When to Make Pandemic Pivots Permanent

Through continually engaging and gathering feedback from members, associations can emerge from the pandemic stronger, and with a member-driven reimagining of their product offerings.

By Lynn Pehanich

commercial airplane sitting on runway

The International Society of Transport Aircraft Trading (ISTAT) understands the importance of maintaining strong relationships with members. Through staying connected and attuned to the needs of members from the first moments of the pandemic, they were not only able to maintain renewals but add new members over the past year.

The association is a network of commercial aviation professionals, mostly at the C-Suite level. The association has more than 5,000 global members, the majority of whom are based in the United States and Europe.

ISTAT supports its membership and the larger industry through many means, but none are more valuable than their in-person conferences. The association hosts numerous international conferences each year, including four marquee events in the U.S., EMEA, Asia and Latin America. These events provide a platform for members to network and conduct business face-to-face, something that isn’t always easy to accomplish in an industry with a global reach.  

“We make our members’ jobs easier by bringing them into the same place at the same time where they can work on multiple deals with people across the world,” said Crystal Ligda, ISTAT Director of Marketing and Operations.

Ligda added that the conferences are a significant source of revenue that comes from within and outside their membership. One of the main appeals of joining the association is reduced conference registration fees.

In addition to conferences, ISTAT runs the primary appraisal certification program and engages and educates with quarterly magazines and an increasingly robust digital presence. The association also has a foundation that provides internships and other opportunities for those looking to break into the industry, among other initiatives.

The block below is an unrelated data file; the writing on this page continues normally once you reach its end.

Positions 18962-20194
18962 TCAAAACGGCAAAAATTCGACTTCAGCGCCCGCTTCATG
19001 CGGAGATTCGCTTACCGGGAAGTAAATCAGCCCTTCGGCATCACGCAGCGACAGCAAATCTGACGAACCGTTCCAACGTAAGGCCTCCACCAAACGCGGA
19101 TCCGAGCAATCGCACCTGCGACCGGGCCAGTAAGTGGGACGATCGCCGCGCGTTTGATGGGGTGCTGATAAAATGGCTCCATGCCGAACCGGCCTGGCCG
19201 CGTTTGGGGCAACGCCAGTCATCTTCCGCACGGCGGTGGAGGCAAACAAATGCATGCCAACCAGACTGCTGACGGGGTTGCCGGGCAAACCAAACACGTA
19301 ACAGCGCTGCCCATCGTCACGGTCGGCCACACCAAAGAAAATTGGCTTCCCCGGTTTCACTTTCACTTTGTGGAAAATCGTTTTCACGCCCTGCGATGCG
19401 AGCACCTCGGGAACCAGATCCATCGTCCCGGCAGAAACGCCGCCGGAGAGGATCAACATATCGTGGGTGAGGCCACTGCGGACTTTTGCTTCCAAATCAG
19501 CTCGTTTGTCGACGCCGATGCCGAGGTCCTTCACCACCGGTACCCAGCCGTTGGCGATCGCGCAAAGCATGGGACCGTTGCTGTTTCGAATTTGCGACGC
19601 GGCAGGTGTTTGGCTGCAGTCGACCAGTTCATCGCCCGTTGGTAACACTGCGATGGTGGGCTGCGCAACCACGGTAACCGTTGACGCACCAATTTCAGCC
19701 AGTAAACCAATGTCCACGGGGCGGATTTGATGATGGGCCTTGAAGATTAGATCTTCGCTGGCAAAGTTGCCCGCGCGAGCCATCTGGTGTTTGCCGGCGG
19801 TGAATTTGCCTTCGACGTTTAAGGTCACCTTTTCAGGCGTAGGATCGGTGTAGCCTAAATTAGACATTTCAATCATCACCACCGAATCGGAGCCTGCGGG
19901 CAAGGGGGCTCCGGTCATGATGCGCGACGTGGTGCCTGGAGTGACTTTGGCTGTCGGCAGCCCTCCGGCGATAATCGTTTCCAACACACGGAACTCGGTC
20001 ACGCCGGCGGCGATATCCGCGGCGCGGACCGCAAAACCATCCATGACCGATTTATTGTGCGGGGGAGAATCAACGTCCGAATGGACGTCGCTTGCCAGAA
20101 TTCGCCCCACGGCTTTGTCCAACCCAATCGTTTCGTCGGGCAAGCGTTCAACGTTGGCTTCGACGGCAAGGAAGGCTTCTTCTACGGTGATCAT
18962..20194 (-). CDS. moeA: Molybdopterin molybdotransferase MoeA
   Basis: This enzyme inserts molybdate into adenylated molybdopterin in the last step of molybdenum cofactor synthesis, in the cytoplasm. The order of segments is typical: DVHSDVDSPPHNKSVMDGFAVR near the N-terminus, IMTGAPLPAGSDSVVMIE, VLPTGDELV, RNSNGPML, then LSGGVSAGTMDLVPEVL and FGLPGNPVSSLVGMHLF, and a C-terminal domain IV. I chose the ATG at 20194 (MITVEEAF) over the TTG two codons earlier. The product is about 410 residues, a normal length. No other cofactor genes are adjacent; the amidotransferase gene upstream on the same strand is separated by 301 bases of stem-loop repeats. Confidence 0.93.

The 38-year-old association benefits from a highly engaged and interconnected membership, partially due to the value the conferences provide. Their magazine plays an important role in engaging members as well.  But historically speaking, the organization never had demand for digital platforms — that is, until it was faced with a once-in-a-generation global pandemic.

COVID-Compromised Revenue Streams

The association’s operations were upended, but so was the community they served. It wasn’t lost on association leadership that commercial aviation was among the hardest hit industries.
Given their global presence, ISTAT felt the impact of COVID-19 before many other U.S. associations. Their first cancelled event was set to take place in Asia in May 2020. Every upcoming conference was canceled before long, and the association’s main revenue stream dried up overnight. The quarterly magazine quickly became their main contact point. The association’s operations were upended, but so was the community they served. It wasn’t lost on association leadership that commercial aviation was among the hardest hit industries. Given this, the first reaction to the disruption was to look for ways they could support their loyal members, rather than replace their lost revenue stream.

“When the pandemic hit, our goal was to find new ways to support our members,” said Guilherme Lopes, ISTAT’s Executive Director “It was one of the darkest times our industry has ever seen, so it was really about coming up with digital platforms to help our members continue networking.”

The forced digital transition wasn’t just a matter of shifting their conferences online. It required a fundamental rethinking of the value they provide members.

One of the first change the association implemented was to waive all membership and registration fees for members who were laid off from their jobs. Soon after, the ISTAT Foundation supported numerous efforts to help distribute PPE to countries in need.

Gathering Feedback Early and Often

The association already had nearly two dozen different committees made up of member volunteers, but they formed a pandemic task force to understand how best to support members. Members were surveyed as well. After gathering feedback, they developed several products to continue providing value for their membership throughout the pandemic.

“Knowing industry trends is great, but you really must hear from your members. Virtual conferences were really popular over the last year, but our members didn’t want that. Had we done those, we wouldn’t have added much value,” Lopes added.